Tillage creates root space – to plough or not?

A major advantage of turning the soil with the plough is the “clean table” for trouble-free sowing. Soil that has been overwatered, compacted by harvesting, farmyard manure, unwanted emergence or disturbing harvest residues can be turned away by the plough at a depth as low as the head. If dry soil is brought up in this way, tillage conditions improve.

However, to ensure that plant residues and structural damage do not interfere with the root development of the following crop, a breaking or mixing operation should be carried out before the plough furrow, if possible. In heavy and moist soils or very dry soil, aerate, break and loosen in two steps before ploughing. This helps to avoid lumps. Fine soil (clay, fine silt) and nutrients displaced by precipitation are redistributed in the topsoil by ploughing.

More room to root

A plough furrow is particularly suitable in front of crops that require a well rootable space because they themselves have only a little competitive root system. These include large-grained legumes such as field beans, peas or soybeans. Peas or even soybeans also need a soil surface without crop residues for a smooth harvest, which is best ensured by the plough. This also applies to the cultivation of cereals after cereals. A plough furrow is also appropriate after (grain) maize to stop not only the corn borer but also Fusarium.

Restricting N fertilisation in autumn will mean that ploughing before rape will have to be more frequent again in order to take advantage of the higher N release in autumn.

Correct reconsolidation – Not without packers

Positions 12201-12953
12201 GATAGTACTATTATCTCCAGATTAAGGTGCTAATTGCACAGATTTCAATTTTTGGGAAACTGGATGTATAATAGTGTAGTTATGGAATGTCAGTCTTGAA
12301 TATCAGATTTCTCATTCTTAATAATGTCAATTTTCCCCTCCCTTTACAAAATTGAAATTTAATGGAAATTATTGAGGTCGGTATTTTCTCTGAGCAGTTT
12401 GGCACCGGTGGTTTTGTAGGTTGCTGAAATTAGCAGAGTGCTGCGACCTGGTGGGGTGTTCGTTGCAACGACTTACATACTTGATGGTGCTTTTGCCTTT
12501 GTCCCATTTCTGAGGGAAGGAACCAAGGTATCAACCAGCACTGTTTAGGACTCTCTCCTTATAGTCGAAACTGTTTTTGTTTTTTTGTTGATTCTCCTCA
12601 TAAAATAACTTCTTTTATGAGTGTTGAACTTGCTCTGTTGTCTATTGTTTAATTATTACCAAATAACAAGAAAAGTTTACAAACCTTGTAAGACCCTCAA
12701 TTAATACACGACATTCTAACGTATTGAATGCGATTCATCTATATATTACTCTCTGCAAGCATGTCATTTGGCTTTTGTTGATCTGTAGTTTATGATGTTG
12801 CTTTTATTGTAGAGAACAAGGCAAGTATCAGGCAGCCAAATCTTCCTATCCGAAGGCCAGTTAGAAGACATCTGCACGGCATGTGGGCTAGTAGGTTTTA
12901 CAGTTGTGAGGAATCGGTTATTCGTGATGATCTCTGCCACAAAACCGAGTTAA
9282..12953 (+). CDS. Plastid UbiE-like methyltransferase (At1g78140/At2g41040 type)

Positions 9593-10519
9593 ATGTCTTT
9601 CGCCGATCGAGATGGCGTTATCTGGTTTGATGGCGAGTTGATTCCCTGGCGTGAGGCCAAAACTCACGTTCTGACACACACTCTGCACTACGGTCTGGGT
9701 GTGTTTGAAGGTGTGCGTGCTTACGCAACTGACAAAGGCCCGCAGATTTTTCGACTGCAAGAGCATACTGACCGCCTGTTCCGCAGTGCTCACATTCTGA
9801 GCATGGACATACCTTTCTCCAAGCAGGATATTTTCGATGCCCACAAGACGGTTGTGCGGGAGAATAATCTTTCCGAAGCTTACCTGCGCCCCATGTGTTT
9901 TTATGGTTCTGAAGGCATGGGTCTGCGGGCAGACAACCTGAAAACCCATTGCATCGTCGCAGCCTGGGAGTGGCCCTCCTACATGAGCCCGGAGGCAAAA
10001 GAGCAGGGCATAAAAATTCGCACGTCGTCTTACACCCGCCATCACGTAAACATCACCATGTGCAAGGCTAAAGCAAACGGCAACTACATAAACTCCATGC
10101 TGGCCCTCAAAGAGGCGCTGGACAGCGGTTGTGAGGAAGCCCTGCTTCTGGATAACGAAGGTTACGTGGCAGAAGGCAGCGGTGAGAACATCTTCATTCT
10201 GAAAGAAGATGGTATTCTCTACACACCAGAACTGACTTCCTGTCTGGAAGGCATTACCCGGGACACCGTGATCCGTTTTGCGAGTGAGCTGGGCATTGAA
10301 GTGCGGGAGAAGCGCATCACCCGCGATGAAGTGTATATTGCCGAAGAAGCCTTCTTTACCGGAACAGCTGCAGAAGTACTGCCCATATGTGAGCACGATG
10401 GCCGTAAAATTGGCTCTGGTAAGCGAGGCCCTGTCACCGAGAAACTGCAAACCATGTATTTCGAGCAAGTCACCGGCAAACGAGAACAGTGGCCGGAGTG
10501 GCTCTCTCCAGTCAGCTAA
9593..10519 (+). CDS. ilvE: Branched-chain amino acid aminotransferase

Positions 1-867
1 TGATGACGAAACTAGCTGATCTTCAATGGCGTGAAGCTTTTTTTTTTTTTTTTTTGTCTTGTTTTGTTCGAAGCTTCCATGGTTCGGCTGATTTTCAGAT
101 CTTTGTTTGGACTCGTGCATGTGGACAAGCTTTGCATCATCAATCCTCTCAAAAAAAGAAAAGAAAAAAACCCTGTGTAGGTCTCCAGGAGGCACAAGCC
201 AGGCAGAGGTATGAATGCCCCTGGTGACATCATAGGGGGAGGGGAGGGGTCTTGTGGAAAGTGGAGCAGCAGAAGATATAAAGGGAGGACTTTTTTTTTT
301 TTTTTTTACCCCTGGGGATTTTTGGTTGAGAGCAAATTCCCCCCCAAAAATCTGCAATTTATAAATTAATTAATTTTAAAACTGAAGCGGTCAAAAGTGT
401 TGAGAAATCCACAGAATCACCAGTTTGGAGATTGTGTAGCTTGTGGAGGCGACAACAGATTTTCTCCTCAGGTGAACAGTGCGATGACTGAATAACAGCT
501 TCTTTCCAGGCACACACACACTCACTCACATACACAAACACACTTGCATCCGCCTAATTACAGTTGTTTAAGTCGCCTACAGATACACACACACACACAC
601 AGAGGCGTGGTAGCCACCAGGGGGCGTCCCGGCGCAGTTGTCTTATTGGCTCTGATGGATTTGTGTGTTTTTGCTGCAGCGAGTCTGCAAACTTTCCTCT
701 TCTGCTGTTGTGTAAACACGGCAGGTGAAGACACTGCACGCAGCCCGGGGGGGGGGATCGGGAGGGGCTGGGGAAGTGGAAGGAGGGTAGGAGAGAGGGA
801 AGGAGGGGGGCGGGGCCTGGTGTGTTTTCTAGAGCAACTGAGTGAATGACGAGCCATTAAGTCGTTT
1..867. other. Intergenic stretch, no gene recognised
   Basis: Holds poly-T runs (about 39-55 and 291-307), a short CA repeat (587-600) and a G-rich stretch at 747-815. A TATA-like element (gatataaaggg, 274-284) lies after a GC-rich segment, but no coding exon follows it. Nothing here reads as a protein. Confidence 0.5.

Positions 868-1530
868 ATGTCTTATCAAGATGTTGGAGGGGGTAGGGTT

Each loosening increases the proportion of voids – a plough furrow, for example, creates 30% more crumb volume. Due to better air access, the soil warms up faster. In addition, the horizon dries faster, which can be positive under (too) wet conditions, e.g. to be able to till dry in spring. A rougher surface absorbs precipitation better, and frost also penetrates faster and deeper into a winter furrow (frost gare).

The disadvantages of hollows:

Because voids interrupt pore continuity, water and nutrients can neither rise capillary nor infiltrate from an overlying crumbly layer.

Optimum reconsolidation

To minimise the amount of voids, one must reconsolidate loosened and ploughed soil to the same depth as it was previously loosened. From a crop production point of view, the plough furrow or deep loosening with the cultivator must be followed by a ring packer. With a sufficiently large diameter and sharp rings, this cuts deep enough to reconsolidate the soil, loosening from the bottom to the top. For larger seed widths that do not allow a front packer in front of the tractor, the packer must attach to the plough or behind the cultivator. After loosening the soil to a depth of one crumb, pure sandy soils, but also clay soils, are difficult to reconsolidate.

What happens to compressions?

Deeply loosened tramlines or subsoil compaction cannot be sufficiently reconsolidated. Air-filled voids remain, into which fine soil can erode through precipitation. This worsens the cation exchange capacity (CEC) in the upper crumb area and limits the usable field capacity (UFC). New and deeper compaction can occur as a result of renewed driving. Subsoil compaction should only be broken up in narrow strips in front of a deep-rooted crop. To avoid having to solve the same problems again and again with poor compromises, it is advisable to eliminate the causes of damaged compaction as best as possible.

The frequently practised deep ripping of tramlines is rather counterproductive – especially if they dry out afterwards and volunteer cereals and volunteer rape cannot emerge. It makes more sense to only loosen the tramlines in two steps to the depth of the crop with the cultivator and to let a packer run along.

Source: top agrar 03/2021 (S. 92-97)
Authors: Dr. Ute Kropf, Kiel University of Applied Sciences and Prof. Dr. Hansgeorg Schönberger, N.U. Agrar GmbH

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